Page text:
According to the police, 1,636 incidents of rape were reported during the first 11 months of the year, but reported incidences were unreliable indicators of the degree of this problem, as most victims were unwilling to file reports. Police officials reported an increase in statutory rape cases compared with previous years, and girls between the ages of 13-16 were particularly vulnerable. There were rape cases where victims dropped charges due to pressures on them or their families. For example, the Colombo High Court discharged UPFA MP Duminda Silva from rape charges March 24 after the victim’s attorney told the court that the victim was suffering from depression because of the incident and did not want to take part in further legal proceedings.
Services to assist victims of rape and domestic violence, such as crisis centers, legal aid, and counseling, were generally scarce due to a lack of funding.
Sexual Harassment: Sexual harassment is a criminal offense carrying a maximum sentence of five years in prison. Some observers acknowledged sexual harassment to be widespread. As with domestic violence, discussion of the problem was not common.
Human rights groups in northern districts alleged that widows of men who were killed as a result of the conflict often became victims of prostitution because of their economic vulnerability.
Sex Tourism: During the year the National Child Protection Authority (NCPA) issued a warning of an increase in child sexual exploitation due to the rapid growth of tourist arrivals. The government’s tourist police and NCPA conducted island-wide awareness programs focusing on children, travel guides, and the coastal community close to tourist destinations. There were limited reports of child sex tourism in isolated areas during the year.
Reproductive Rights: Couples and individuals were free to decide the number, spacing, and timing of their children. An estimated 40 percent of the population used modern contraceptives, and skilled attendance during childbirth was estimated at approximately 97 percent of births. According to 2008 UN estimates, the maternal mortality rate in the country was 39 deaths per 100,000 live births. Women appeared to be equally diagnosed and treated for sexually transmitted infections.
Discrimination: The law provides for equal employment opportunity in the public sector. In practice women had no legal protection against discrimination in the private sector, where they sometimes were paid less than men for equal work and experienced difficulty in rising to supervisory positions. Although women constituted approximately half of the formal workforce, according to the Asian Development Bank, the quality of employment available to women was less than that available to men. The demand for female labor was mainly for casual and low-paid, low-skill jobs.
Women had equal rights under civil and criminal law. However, adjudication according to the customary law of each ethnic or religious group of questions related to family law, including divorce, child custody, and inheritance, resulted in de facto discrimination. The government drafted a National Action Plan for Women designed to address women’s rights that was under review at the end of the year and was expected to be approved in 2012.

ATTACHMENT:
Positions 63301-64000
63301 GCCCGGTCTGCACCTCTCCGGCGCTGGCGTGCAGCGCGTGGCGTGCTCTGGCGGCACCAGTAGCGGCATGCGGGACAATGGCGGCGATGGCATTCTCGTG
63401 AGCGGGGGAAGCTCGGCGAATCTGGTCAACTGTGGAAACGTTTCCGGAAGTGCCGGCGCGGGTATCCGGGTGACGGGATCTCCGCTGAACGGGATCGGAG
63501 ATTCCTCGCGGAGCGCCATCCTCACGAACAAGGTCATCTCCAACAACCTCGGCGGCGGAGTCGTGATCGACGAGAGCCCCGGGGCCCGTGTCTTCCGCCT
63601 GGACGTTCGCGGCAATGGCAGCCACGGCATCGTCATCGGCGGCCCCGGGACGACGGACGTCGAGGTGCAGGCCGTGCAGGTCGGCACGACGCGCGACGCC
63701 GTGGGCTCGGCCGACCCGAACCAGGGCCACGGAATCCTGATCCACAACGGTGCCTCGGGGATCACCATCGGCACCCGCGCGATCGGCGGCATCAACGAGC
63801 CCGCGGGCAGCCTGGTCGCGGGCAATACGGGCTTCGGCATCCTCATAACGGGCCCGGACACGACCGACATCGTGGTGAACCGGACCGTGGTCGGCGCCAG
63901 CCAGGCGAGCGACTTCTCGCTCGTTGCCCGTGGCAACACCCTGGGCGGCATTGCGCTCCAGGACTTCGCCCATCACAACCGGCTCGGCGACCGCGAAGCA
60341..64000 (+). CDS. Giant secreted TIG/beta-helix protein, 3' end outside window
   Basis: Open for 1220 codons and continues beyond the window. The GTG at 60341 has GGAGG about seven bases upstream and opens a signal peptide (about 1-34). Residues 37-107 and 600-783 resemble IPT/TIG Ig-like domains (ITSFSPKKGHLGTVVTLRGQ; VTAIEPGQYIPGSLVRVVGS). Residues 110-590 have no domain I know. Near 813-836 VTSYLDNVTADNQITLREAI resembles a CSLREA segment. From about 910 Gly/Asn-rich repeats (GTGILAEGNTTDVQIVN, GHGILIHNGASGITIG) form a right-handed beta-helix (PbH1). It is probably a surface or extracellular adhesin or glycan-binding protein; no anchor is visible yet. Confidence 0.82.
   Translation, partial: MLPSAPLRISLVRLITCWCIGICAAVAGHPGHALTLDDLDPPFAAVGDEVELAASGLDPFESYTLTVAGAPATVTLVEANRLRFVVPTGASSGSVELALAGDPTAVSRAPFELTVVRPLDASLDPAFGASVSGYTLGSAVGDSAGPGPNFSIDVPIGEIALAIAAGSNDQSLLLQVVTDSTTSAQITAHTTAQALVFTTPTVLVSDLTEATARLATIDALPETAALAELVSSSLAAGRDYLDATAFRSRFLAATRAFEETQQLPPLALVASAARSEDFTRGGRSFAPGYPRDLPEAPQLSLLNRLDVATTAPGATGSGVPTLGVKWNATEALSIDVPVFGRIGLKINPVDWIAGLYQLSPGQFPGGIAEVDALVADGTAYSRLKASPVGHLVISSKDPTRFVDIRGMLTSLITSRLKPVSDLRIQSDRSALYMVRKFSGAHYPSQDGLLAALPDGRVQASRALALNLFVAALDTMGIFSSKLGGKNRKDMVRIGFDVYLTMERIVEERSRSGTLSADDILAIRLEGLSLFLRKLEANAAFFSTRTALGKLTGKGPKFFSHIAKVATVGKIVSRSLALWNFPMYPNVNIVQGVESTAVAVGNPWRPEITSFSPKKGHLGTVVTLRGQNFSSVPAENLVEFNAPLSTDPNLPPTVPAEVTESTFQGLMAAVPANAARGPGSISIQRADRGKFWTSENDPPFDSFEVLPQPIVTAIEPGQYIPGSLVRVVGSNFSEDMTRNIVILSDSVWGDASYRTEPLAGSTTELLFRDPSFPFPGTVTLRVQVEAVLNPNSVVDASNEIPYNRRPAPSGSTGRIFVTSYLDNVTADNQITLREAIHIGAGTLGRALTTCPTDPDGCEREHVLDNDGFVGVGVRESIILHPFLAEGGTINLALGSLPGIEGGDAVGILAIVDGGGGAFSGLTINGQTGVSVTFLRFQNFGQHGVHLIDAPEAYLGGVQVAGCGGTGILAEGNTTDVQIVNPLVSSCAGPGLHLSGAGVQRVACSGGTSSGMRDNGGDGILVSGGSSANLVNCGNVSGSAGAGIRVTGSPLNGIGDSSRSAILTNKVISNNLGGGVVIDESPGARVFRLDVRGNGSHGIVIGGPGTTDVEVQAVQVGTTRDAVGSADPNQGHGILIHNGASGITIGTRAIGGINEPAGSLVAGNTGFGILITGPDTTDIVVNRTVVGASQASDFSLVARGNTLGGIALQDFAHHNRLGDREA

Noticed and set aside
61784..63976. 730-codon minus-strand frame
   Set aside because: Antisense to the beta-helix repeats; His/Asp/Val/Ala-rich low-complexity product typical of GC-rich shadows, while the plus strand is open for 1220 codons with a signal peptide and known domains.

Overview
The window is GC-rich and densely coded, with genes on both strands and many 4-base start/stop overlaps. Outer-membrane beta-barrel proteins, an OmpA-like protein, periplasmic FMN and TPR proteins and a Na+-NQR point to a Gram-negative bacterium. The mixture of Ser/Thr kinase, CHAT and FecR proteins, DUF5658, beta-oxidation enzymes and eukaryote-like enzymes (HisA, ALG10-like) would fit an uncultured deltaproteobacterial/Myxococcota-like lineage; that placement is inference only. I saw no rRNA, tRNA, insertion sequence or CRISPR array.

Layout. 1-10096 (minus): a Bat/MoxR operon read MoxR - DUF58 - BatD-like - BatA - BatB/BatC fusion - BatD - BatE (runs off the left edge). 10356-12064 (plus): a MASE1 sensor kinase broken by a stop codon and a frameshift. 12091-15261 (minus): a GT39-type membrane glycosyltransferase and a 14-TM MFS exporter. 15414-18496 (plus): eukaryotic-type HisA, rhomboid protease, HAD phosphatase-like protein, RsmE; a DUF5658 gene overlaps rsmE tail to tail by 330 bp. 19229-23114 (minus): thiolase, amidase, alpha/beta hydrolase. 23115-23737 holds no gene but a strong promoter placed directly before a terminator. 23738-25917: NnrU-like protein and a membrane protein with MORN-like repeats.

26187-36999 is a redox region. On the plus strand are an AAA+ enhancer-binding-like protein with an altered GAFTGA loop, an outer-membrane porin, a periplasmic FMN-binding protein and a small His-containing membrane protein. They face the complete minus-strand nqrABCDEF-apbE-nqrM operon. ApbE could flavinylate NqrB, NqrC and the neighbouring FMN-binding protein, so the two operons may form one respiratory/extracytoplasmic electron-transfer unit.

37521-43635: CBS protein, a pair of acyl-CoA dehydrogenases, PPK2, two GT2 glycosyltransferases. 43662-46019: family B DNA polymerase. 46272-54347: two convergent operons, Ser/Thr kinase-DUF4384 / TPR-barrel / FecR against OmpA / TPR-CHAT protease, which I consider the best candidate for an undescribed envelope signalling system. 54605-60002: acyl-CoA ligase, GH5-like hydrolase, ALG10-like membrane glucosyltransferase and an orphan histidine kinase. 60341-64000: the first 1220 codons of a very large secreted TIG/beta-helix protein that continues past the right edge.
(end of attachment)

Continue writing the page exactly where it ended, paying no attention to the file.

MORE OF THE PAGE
Birth Registration: Citizenship is obtained by birth within the territory of the country and from a child’s parents if born to citizen parents overseas. Births were registered immediately, and failure to register resulted in denial of some public services, such as education.
Child Abuse: Under the law the definition of child abuse includes all acts of sexual violence against, trafficking in, and cruelty to children. The law also prohibits the use of children in exploitative labor or illegal activities, or in any way contrary to compulsory education regulations. It also defines child abuse to include the involvement of children in war. The BPWC conducted investigations into crimes against children and women. The penalties for sexual assault of children range from five to 20 years’ imprisonment and an unspecified fine.
NGOs attributed the problem of exploitation of children to the lack of enforcement, rather than inadequate legislation. The NCPA received more than 7,000 reports of child abuse in the first 10 months of the year. Most of the complaints were reported on the NCPA’s national telephone hotline to report child abuse and included children being sexually abused or molested by their parents, guardians, or people known to the victims.
Sexual Exploitation of Children: The government advocated greater international cooperation to bring those guilty of sexual exploitation of children to justice. Although the government did not keep records of particular types of violations, the law prohibits sexual violations against children, defined as persons less than age 18, particularly in regard to child pornography, child prostitution, and the trafficking of children. Penalties for violations related to pornography and prostitution range from two to five years’ imprisonment.